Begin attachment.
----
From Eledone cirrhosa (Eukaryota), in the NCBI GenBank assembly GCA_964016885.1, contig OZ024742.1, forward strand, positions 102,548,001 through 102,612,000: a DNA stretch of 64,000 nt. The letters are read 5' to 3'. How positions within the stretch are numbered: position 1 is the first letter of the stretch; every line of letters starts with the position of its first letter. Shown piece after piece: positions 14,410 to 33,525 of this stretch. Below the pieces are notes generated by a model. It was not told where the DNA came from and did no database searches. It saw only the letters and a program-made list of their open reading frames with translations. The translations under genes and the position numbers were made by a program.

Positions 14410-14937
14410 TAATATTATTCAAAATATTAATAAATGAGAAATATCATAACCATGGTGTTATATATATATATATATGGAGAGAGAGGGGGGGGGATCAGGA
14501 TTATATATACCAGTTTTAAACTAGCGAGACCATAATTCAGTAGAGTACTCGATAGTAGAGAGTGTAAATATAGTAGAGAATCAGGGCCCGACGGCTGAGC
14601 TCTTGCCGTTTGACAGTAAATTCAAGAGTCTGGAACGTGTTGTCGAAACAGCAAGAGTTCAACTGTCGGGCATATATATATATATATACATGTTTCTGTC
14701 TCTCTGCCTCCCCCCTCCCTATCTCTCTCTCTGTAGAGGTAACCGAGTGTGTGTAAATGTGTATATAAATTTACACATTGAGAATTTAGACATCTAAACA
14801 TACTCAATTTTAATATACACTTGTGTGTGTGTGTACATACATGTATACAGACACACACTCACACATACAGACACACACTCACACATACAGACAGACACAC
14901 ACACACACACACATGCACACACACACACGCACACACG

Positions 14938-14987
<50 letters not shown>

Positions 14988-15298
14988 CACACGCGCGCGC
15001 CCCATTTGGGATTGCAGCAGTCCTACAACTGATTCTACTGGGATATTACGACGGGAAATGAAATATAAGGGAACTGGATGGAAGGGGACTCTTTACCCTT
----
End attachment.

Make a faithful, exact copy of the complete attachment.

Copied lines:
From Eledone cirrhosa (Eukaryota), in the NCBI GenBank assembly GCA_964016885.1, contig OZ024742.1, forward strand, positions 102,548,001 through 102,612,000: a DNA stretch of 64,000 nt. The letters are read 5' to 3'. How positions within the stretch are numbered: position 1 is the first letter of the stretch; every line of letters starts with the position of its first letter. Shown piece after piece: positions 14,410 to 33,525 of this stretch. Below the pieces are notes generated by a model. It was not told where the DNA came from and did no database searches. It saw only the letters and a program-made list of their open reading frames with translations. The translations under genes and the position numbers were made by a program.

Positions 14410-14937
14410 TAATATTATTCAAAATATTAATAAATGAGAAATATCATAACCATGGTGTTATATATATATATATATGGAGAGAGAGGGGGGGGGATCAGGA
14501 TTATATATACCAGTTTTAAACTAGCGAGACCATAATTCAGTAGAGTACTCGATAGTAGAGAGTGTAAATATAGTAGAGAATCAGGGCCCGACGGCTGAGC
14601 TCTTGCCGTTTGACAGTAAATTCAAGAGTCTGGAACGTGTTGTCGAAACAGCAAGAGTTCAACTGTCGGGCATATATATATATATATACATGTTTCTGTC
14701 TCTCTGCCTCCCCCCTCCCTATCTCTCTCTCTGTAGAGGTAACCGAGTGTGTGTAAATGTGTATATAAATTTACACATTGAGAATTTAGACATCTAAACA
14801 TACTCAATTTTAATATACACTTGTGTGTGTGTGTACATACATGTATACAGACACACACTCACACATACAGACACACACTCACACATACAGACAGACACAC
14901 ACACACACACACATGCACACACACACACGCACACACG

Positions 14938-14987
<50 letters not shown>

Positions 14988-15298
14988 CACACGCGCGCGC
15001 CCCATTTGGGATTGCAGCAGTCCTACAACTGATTCTACTGGGATATTACGACGGGAAATGAAATATAAGGGAACTGGATGGAAGGGGACTCTTTACCCTT